In an even more unexpected finding, the study also revealed that the use of IT consulting houses -- even highly respected companies such as Andersen Consulting (now Accenture) and Lockheed Martin -- increased the risk of a project's failure. This is astonishing because such consulting firms have staked their reputations on and are hired for their claimed expertise at developing or implementing enterprise software from such giants as SAP and PeopleSoft.
But the reason for their poor results is not so surprising -- as it pointed to business practices that leave a lot to be desired, frequently at the considerable expense of their clients.
It should be no wonder then that dissatisfaction with IT contractors has reached an all-time high. A poll of 200 MIS managers conducted by Information Week revealed that 63 percent of them had either eliminated or rebid an IT service contract within a year. This was typically due to unacceptable performance or failure to deliver as promised.
Why the low success rate of home-grown "Do-It-Yourself" software projects?
With a success rate of only roughly 40 percent, you might be tempted to accept the premise that the very complexity of custom software would have a bearing on the success or failure of project. To a degree, this is true, however, the three main causes of software development failure, as determined by industry surveys, are not related to the technology itself, but to experience, management, and politics. They are:
1. Inexperience: Technologies and programming methods change rapidly. This means that both business-side and/or contract programmers and program managers are not always up to speed on the latest development technology. What is more important, IT-oriented program managers and programmers are rarely totally familiar with the business issues to be addressed, and so may not be able to make the connection to the best technology needed to address them.
Consulting companies, including the largest and most well-known of the accounting/IT consulting firms, often use novice talent, fresh out of school, to handle programming and management chores. This inexperience leaves clients open to potentially massive cost-overruns or, worse, a system that never works even after years of development.
You probably won't hear much about these consulting firm failures though; both the firms and their clients have a vested interest to keep such admissions of failure quiet. Only when it reaches the "public scandal" or "write-off" stage does such information become public knowledge.
2. Management mis-objectives: Any firm trying to develop a staffing software project for itself must first fully and clearly define the objectives for the project. Few do this to the extent needed.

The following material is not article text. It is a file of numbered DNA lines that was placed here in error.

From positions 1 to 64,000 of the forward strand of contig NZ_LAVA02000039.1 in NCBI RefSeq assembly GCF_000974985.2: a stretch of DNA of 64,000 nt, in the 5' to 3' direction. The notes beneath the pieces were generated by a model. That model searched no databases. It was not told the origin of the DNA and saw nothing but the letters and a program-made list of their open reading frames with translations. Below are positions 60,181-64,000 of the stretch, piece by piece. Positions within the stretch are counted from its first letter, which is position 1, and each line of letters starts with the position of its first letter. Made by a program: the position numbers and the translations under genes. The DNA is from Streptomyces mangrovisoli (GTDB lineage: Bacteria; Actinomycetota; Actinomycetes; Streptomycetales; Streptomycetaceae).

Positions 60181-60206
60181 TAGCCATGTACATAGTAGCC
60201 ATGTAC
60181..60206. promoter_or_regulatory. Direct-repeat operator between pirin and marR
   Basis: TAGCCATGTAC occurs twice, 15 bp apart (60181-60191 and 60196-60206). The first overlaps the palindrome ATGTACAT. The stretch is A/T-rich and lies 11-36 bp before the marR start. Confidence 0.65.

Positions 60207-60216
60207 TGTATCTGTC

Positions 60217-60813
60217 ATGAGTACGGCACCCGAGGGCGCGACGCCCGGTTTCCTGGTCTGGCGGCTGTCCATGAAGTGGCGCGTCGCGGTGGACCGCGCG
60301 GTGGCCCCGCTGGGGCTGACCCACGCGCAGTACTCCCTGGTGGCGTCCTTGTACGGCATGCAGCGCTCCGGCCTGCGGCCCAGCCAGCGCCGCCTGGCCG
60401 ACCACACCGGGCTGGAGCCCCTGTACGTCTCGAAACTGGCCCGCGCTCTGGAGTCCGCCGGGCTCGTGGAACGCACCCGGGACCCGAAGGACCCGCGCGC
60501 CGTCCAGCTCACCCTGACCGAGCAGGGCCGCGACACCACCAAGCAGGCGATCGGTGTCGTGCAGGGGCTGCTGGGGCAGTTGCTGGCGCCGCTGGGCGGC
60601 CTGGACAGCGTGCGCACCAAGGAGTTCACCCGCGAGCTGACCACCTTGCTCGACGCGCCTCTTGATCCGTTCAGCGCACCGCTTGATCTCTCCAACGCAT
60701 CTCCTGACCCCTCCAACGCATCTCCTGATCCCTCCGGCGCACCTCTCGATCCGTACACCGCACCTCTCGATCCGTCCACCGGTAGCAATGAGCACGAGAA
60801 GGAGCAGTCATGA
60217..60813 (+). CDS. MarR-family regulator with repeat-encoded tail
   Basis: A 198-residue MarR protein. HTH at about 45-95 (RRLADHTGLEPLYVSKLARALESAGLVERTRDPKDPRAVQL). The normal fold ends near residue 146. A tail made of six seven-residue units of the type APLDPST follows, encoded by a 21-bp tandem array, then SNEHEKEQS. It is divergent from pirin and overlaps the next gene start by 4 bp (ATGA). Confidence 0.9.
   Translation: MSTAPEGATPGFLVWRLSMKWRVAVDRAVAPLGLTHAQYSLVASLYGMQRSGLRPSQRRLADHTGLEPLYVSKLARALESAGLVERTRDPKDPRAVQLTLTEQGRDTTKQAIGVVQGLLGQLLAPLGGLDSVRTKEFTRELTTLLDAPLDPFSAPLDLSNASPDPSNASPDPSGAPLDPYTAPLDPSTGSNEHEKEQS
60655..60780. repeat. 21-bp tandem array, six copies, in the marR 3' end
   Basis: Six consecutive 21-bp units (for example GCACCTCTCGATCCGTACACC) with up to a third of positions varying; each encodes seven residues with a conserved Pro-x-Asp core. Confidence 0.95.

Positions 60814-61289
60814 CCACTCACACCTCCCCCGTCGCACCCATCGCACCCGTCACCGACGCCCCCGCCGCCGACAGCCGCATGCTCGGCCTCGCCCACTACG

Software development and implementation is an incredibly complex process, even for a moderately sized firm. Senior management must be involved from the get-go. End-user considerations are paramount if the technology is to be fully accepted. Questions regarding business practices, methods, and future business or technology possibilities must be answered.
Critical to the success of the project is both established accountability and an understanding that software development is inherently risky due to rapidly advancing programming technology. It's useful to remember that the billions of dollars allocated to correcting Year 2000 computer problems were the result of management and programming decisions made, in some cases, in the 1960's.
At a time when CEO's often focus on the performance of the next quarter, trying to plan and manage something that may take years and millions of dollars is difficult at best. Even with long-range planning and management, mis-steps are fairly typical. And it takes unusually strong and pragmatic business leadership to admit that they've taken the wrong development road and make any needed course changes.
3. CYA CIO's: The CEO who does not want to get involved in software or IT projects is often tempted to place all of his eggs in the basket of a trusted CIO or similar IT manager. Doing so may set the firm up for a humpty-dumpty fall.
Years ago, the MIS department was often referred to as the "glass house", where massive mainframes resided, presided over a technical priesthood whose mystic incantations were the interface between the "big iron" and the information needed to run the business. Today, business-savvy CIO's and networked computer systems are the rule.
However, the firm's CIO and the MIS department may still have a vested interest in the technology and methodology with which they are already familiar. They may want to protect their turf at all costs. As a result, their tendency is to do things "the way we've always done them", only bigger and more expensively.
At the other extreme are sometimes visionary CIO's who see a new IT project as an opportunity to bring in the latest and greatest technology, without fully understanding it or its applicability to the business. Here, they may apply an attitude that if the business sotware is "not invented here", it won't work right.
Either way, the firm loses, (although the CIO and MIS department staff may gain some new programming skills they can use on their next job).
Can you ensure the success of any "Do-It-Yourself" home-grown software project?